To tackle the addiction crisis, let’s build on the ACA’s designation of substance use disorder treatment and mental health services as essential insurance benefits and expand Medicaid, which plays an increasing role as a payer for substance use disorder services.

Equally urgent is promoting the resilience of our young adults and school-age children whose lives and schooling have been upended over the last year. We must at least double the number of psychologists, guidance counselors, nurses, social workers, and other health professionals employed in our schools, partner with colleges to expand the pipeline of these professionals, especially from under-represented groups. Let’s also triple funding in Title I (federal funding for schools that serve areas with high poverty), fully fund the Individuals with Disabilities Act, and invest tap community resources to support the emotional and developmental well-being of students. We should also track the impact of our interventions.

Finally, uphold and defend parity and access to mental health services across the country, including via telehealth. The Mental Health Parity and Addiction Equity Act defined mental health treatment as an essential health benefit and set clear national standards that raise the bar for mental health coverage, to include rehabilitative services and other forms of behavioral health care. And while large companies have stepped up their mental health support, nearly half of U.S. workers are freelancers or part-timers who should not miss out on coverage and access.

“A Time to Heal”

We cannot unite the country, one of the president-elect’s stated goals, and “build back better” without solid, equitable mental health. Making it a strategic priority and establishing America’s leadership in this area is imperative to save and improve lives, accelerate our economic recovery, and boost our collective happiness. It is also desperately needed to help us to mourn the 265,000 citizens we have already lost to Covid and support the 6 million who survived and are likely to struggle with depression, anxiety, mood changes, and “brain fog.”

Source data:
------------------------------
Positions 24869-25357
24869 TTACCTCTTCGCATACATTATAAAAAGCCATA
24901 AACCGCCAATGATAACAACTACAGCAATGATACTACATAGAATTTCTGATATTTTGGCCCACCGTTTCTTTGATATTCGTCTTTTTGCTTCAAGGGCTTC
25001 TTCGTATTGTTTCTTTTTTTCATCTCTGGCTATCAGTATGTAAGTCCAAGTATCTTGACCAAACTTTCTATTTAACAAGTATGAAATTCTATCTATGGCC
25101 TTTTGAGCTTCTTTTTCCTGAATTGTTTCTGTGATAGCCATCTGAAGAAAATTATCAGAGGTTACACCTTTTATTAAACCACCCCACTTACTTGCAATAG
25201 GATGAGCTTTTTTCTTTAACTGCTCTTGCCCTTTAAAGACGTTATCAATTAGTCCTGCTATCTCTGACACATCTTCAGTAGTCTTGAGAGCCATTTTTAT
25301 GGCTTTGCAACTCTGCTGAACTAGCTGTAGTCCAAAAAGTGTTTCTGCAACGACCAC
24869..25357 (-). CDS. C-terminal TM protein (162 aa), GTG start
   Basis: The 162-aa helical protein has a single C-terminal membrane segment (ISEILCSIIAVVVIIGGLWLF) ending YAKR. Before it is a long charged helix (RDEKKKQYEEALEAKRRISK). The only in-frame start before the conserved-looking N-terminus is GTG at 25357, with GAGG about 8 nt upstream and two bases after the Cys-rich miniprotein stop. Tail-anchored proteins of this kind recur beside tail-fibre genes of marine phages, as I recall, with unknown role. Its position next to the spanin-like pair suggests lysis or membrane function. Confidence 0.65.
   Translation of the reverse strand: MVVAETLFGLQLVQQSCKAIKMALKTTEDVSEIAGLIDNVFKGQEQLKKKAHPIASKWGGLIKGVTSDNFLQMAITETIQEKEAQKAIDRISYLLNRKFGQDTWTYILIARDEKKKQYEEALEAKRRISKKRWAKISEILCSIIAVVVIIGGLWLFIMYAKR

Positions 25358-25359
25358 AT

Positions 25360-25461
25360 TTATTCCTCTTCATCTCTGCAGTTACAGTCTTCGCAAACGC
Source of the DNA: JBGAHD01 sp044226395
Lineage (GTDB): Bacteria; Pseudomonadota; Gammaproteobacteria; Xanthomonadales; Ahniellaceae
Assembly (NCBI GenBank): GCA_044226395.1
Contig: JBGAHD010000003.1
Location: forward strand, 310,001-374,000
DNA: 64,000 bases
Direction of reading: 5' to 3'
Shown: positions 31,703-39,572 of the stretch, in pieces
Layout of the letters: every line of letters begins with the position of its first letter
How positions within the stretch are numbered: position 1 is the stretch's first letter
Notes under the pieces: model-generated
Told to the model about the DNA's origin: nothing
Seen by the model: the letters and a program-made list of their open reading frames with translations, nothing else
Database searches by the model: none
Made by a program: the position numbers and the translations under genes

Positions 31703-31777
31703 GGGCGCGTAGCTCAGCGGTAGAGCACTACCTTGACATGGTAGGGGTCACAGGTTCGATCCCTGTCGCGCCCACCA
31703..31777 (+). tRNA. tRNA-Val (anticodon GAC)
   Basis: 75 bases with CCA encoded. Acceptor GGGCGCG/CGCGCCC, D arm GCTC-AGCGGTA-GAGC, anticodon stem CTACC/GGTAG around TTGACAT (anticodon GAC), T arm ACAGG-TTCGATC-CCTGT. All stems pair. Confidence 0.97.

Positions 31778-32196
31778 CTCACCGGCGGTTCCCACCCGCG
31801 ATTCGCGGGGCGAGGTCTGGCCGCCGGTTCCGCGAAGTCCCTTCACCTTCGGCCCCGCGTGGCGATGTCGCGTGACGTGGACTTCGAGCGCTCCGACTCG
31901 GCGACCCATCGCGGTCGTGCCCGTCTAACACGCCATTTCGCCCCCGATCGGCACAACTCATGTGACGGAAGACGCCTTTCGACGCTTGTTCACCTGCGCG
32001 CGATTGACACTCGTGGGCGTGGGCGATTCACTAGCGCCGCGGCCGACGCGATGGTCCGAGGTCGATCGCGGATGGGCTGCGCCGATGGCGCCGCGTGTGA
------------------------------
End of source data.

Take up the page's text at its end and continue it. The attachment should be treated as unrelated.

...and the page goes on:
The food assistance provided by the work of the 1969 Conference decreased malnutrition and hunger across the country in the 1970s. It is time to mount such a collective response again. The return on investment is already clear: the World Health Organization estimates that every $1 invested in scaling up treatment for common mental health disorders yields $4.

Authors: John A. Quelch (Professor Emeritus, Harvard Business School, Dean of the University of Miami Patti and Allan Herbert Business School. University of Miami’s vice provost for executive education and Leonard M. Miller University Professor) and Carin-Isabel Knoop (Executive Director, Harvard Business School, Case Research & Writing Group) are the co-authors of Compassionate Management of Mental Health in the Modern Workplace.

November 28, 2020



Carin-Isabel Knoop (on Humans in the Digital Era)

Harvard Business School Executive Director, passionate about improving lives at work. Pragmatic optimist devoted to helping those who care for others.